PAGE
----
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Do Australian attitudes ruin productivity?

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By Derek Stewart.

helpWhat do you mean you don’t have a maid?” is one of the most common questions I would get after moving to the Philippines. This meant the conversation moved beyond the more frequent questions of “Where are you from?” and “Are you married yet?“. Answered in the negative, the follow up questions would normally be, “Not even a personal driver?” and “Why aren’t you married yet?

Aussies have a wonderful level of equality and do-it-yourself-ness ingrained in our culture. We do broad tasks within a white collar job and aren’t afraid to roll up our proverbial sleeves, no matter who we are. This is a great attitude, but often comes at the detriment to overall labour productivity. If experienced staff are doing repetitive and tedious admin tasks as part of their job, they’re missing out. They’re wasting time, the most valuable resource of all.

As a child, if I asked my parents to do something for me, they would ask “What’s wrong with your arms and legs?” This creates well rounded individuals who know how to do a lot themselves. However, in a globalised world of ever increasing job specialisation with vastly different labour rates between countries, it equals missed opportunities.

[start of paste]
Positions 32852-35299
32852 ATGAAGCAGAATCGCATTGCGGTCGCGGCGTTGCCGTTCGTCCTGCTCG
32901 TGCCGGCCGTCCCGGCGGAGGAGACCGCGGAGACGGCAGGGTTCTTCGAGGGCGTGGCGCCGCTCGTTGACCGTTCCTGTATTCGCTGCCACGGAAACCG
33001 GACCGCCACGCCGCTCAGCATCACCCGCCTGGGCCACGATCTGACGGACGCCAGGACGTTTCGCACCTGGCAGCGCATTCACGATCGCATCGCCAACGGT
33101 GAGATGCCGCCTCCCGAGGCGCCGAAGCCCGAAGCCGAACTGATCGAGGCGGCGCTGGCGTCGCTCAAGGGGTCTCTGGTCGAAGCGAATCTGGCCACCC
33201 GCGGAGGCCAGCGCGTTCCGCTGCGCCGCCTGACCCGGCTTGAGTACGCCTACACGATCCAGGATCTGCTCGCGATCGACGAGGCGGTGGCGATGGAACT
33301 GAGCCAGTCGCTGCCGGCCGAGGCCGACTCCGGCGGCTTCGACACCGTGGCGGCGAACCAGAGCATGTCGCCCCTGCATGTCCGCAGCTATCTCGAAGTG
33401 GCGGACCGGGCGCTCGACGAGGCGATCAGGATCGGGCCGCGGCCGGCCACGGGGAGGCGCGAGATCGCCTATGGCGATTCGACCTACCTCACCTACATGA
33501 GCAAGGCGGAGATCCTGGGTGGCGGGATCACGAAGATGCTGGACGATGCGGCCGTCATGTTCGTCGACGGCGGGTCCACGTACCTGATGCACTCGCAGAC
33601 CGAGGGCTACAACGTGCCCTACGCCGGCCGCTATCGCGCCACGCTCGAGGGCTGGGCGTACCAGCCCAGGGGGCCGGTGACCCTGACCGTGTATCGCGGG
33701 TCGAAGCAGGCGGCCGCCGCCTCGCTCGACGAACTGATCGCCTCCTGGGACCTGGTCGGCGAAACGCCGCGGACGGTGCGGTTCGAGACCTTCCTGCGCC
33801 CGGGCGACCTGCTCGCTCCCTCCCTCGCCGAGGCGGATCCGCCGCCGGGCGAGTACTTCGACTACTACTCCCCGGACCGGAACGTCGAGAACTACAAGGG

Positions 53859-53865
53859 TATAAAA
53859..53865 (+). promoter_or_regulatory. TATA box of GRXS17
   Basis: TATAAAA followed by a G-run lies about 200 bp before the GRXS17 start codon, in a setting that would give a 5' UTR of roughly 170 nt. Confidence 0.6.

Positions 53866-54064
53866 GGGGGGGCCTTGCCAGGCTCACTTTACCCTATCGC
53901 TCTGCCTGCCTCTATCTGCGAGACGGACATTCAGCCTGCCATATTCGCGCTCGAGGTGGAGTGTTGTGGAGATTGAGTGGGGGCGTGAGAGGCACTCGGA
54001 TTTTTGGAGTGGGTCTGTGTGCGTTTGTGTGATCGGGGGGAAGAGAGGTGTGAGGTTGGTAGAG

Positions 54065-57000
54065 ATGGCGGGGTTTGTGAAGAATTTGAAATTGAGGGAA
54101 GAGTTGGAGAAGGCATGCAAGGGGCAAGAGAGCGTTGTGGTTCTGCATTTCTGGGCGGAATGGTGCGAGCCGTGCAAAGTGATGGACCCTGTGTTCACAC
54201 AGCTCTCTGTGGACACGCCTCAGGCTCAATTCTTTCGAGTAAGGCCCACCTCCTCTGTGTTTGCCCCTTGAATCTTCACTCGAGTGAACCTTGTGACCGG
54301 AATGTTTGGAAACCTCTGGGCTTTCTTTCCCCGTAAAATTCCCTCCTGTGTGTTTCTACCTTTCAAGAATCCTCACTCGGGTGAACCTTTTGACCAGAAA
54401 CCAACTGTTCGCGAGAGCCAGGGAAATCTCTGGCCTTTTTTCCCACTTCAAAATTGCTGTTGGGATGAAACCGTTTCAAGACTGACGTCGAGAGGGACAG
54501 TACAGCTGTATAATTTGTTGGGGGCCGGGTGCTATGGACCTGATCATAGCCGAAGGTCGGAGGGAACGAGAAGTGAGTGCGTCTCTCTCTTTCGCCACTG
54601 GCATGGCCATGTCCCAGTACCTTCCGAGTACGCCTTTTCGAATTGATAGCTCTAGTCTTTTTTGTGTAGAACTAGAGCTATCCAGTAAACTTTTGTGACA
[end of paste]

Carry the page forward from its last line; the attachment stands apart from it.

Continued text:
Why not batch the lower value tasks of multiple staff and have it done cost effectively by a full time staff member in the Philippines, at 20% of the cost? Offshoring is not about lifting jobs from Australia and shifting them to a lower wage country. It’s about using technology and globalisation to benefit your business. The same way that people utilise online shopping.

Done in this way, hiring offshore staff in a remote back office means Australian staff are free to focus on higher value tasks, are happier and more productive. Companies are more productive, more profitable, no jobs are lost, processes are improved, efficiencies are gained and roles can be created that didn’t exist before. A natural continued evolution of Adam Smith and his pin factory theory.

Living in the Philippines the culture is the opposite, where it’s common for many households to have maids, cooks, nannies and drivers. People aren’t afraid to outsource large aspects of their lives. Even in Australia, you’re already outsourcing because you wouldn’t think twice about paying someone to do your tax return, fix your computer or paint your house.

However, jobs and functions on an individual scale are not evaluated through the same lens. This can be a shock to people used to doing everything themselves, like most small business owners and entrepreneurs. Until you closely evaluate what can be delegated, and how to build something that scales in a cost effective way, you will be limited to just the hours you have in a day, a finite resource.

I see the future of Australian white collar roles, functions and global sourcing change in front of my eyes. Roles being broken down into tasks, and tasks being re-grouped and re-created into new roles split between continents. A new paradigm is opening for Aussie SMEs through the magic of the internet, open minds and some forward thinking.

derek1Derek Stewart – Executive for MultiRational Corporation

Aussie expat helping Australian and New Zealand SMEs set up their back offices in Philippines + expat visa processing.
September 12, 2014
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